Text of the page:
I'm quite a naïve person and my approach is similar, in that I just hope, but without thinking about it that if I'm putting out and writing what feels good to me there's going to be somebody out there who feels the same way, and I just hope that if I love what I'm doing then somebody else is going to. When you break it all down, Deborah Conway, an Australian singer-songwriter, said that you really only need 1000 people who are interested in your stuff who are willing to come to a show whenever you tour and buy each record. If you release a record each year, a thousand people – and you do that on a yearly basis. You can carve out a little niche career and that's all I'm really interested in achieving. Just trying to find your little community of like-minded listeners, I guess.

And I think the key to connecting with an audience is also in something else you said earlier about the pen flying across the page, doing the work itself, which suggests that you're a storyteller who understands the nature of storytelling, which is that the stories don't necessarily belong to you. That you're the one who's communicating them to an audience. The best storytellers are the ones who have that experience that you've just described, which is the stories come through you and because you're trusting that process to a great extent, you're letting the stories tell themselves. They do find an audience.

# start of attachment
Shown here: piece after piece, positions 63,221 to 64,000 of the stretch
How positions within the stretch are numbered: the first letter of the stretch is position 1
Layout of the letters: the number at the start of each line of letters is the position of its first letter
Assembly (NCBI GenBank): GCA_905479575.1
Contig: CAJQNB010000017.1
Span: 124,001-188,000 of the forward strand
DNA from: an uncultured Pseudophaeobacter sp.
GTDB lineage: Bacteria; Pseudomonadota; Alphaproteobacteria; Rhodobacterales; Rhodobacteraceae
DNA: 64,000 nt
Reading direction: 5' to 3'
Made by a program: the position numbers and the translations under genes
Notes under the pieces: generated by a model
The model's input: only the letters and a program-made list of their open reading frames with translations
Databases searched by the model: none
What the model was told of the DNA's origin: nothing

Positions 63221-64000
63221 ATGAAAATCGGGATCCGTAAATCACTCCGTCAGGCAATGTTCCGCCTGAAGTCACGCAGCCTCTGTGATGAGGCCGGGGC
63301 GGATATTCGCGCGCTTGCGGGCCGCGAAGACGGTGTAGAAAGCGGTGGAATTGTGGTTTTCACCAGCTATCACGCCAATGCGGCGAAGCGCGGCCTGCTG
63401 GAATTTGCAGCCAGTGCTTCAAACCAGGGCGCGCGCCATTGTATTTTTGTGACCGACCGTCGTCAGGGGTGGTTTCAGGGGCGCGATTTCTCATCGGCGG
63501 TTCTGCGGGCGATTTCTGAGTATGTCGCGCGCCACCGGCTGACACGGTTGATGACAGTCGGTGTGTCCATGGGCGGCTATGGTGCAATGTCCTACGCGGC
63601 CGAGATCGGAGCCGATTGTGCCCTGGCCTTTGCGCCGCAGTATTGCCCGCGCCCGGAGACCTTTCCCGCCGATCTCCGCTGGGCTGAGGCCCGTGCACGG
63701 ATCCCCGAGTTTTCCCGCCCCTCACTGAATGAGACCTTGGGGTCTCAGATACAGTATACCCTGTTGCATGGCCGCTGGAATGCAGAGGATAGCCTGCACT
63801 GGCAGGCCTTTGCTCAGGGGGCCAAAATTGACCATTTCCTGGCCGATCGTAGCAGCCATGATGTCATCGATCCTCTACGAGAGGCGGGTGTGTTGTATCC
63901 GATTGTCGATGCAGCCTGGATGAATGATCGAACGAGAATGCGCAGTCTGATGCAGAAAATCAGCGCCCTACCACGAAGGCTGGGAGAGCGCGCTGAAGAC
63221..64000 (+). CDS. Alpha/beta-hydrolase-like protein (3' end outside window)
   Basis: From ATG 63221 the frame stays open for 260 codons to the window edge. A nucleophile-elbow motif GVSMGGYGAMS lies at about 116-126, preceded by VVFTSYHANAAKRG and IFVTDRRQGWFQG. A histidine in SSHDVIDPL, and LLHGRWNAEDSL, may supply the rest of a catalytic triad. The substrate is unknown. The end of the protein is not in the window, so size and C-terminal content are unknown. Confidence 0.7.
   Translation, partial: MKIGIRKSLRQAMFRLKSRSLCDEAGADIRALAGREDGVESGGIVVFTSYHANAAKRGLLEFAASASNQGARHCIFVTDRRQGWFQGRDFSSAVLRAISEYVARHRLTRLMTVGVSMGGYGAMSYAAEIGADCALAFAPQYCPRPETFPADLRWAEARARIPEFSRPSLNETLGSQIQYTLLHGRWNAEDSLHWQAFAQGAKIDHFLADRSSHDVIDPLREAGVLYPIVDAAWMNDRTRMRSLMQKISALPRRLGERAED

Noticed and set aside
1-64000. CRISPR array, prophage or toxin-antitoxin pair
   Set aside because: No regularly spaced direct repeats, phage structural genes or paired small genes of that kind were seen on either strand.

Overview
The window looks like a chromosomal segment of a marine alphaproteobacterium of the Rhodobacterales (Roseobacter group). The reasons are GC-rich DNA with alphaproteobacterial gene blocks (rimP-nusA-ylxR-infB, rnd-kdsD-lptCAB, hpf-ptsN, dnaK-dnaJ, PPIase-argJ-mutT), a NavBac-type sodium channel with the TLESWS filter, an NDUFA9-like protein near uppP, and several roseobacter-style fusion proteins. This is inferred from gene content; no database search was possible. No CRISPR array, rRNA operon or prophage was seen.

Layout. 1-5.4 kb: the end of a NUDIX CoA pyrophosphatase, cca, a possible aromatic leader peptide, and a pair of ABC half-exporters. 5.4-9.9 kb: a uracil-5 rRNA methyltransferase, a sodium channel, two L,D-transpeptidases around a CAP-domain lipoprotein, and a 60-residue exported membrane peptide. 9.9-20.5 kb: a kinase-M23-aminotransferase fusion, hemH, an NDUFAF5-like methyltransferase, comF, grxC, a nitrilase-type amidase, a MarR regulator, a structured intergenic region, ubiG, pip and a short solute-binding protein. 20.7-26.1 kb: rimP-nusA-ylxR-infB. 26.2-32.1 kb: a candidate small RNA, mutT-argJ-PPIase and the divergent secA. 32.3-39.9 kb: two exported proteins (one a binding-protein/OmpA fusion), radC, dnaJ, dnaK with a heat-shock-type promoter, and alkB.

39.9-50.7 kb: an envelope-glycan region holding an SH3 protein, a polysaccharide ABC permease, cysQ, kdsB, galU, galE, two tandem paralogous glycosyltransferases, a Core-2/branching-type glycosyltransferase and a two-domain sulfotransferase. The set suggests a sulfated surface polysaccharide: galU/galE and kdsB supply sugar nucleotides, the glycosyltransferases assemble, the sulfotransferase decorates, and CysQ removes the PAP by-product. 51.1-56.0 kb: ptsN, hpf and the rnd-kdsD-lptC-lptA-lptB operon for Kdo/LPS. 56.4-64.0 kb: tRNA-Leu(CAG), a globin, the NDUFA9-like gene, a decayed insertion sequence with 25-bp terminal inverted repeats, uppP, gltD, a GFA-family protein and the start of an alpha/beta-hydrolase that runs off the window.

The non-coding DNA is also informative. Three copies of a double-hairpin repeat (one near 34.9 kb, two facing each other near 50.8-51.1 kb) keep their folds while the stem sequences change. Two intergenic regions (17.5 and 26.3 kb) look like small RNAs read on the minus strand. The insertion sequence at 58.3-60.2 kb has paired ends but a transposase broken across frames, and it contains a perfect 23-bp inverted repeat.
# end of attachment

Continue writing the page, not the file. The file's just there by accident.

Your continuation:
Yeah, yeah. The songs are so much stronger when I'm completely overtired and uninhibited. Then when it's, like, ‘all right, this week I'm going to try and get down to the piano at 9 in the morning and I'm going to write for three hours and then …’ I haven't mastered the art of the conscientious, focused writer. I'm still in that youthful, completely reliant on the muse [phase], I suppose.

I've actually only ever interviewed one singer-songwriter – and I've now talked to a lot of them – who turned up every day at the studio and wrote. Everyone else, regardless of age, seems to wait for the muse to strike or the flow to kick in or however you want to describe it.
Yeah. Right.

The one person who did do it every day said that she did that because she said you have to write the bad songs in order to get to the good songs and that was her process.